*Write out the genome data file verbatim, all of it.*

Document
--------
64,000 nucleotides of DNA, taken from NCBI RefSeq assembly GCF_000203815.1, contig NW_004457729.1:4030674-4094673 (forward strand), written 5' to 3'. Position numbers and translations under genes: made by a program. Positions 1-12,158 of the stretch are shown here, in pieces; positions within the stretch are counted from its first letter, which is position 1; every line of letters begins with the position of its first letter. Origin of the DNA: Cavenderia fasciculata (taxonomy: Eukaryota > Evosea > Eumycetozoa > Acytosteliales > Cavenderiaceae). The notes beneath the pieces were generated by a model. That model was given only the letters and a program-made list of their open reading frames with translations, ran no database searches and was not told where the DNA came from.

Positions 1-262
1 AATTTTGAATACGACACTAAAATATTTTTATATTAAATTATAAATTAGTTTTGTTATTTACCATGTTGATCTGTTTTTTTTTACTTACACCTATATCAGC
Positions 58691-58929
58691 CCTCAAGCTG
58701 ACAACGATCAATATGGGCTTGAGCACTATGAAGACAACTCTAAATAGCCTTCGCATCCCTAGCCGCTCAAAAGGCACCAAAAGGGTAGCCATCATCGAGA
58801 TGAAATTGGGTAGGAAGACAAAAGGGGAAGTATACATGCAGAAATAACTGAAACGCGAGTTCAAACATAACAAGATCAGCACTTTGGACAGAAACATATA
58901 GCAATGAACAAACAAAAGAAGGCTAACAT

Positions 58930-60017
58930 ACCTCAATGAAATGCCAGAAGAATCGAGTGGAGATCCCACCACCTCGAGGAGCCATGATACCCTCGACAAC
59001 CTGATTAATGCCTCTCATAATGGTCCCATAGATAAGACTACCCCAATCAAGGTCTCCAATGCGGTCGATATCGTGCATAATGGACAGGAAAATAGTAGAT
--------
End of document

64,000 nucleotides of DNA, taken from NCBI RefSeq assembly GCF_000203815.1, contig NW_004457729.1:4030674-4094673 (forward strand), written 5' to 3'. Position numbers and translations under genes: made by a program. Positions 1-12,158 of the stretch are shown here, in pieces; positions within the stretch are counted from its first letter, which is position 1; every line of letters begins with the position of its first letter. Origin of the DNA: Cavenderia fasciculata (taxonomy: Eukaryota > Evosea > Eumycetozoa > Acytosteliales > Cavenderiaceae). The notes beneath the pieces were generated by a model. That model was given only the letters and a program-made list of their open reading frames with translations, ran no database searches and was not told where the DNA came from.

Positions 1-262
1 AATTTTGAATACGACACTAAAATATTTTTATATTAAATTATAAATTAGTTTTGTTATTTACCATGTTGATCTGTTTTTTTTTACTTACACCTATATCAGC
Positions 58691-58929
58691 CCTCAAGCTG
58701 ACAACGATCAATATGGGCTTGAGCACTATGAAGACAACTCTAAATAGCCTTCGCATCCCTAGCCGCTCAAAAGGCACCAAAAGGGTAGCCATCATCGAGA
58801 TGAAATTGGGTAGGAAGACAAAAGGGGAAGTATACATGCAGAAATAACTGAAACGCGAGTTCAAACATAACAAGATCAGCACTTTGGACAGAAACATATA
58901 GCAATGAACAAACAAAAGAAGGCTAACAT

Positions 58930-60017
58930 ACCTCAATGAAATGCCAGAAGAATCGAGTGGAGATCCCACCACCTCGAGGAGCCATGATACCCTCGACAAC
59001 CTGATTAATGCCTCTCATAATGGTCCCATAGATAAGACTACCCCAATCAAGGTCTCCAATGCGGTCGATATCGTGCATAATGGACAGGAAAATAGTAGAT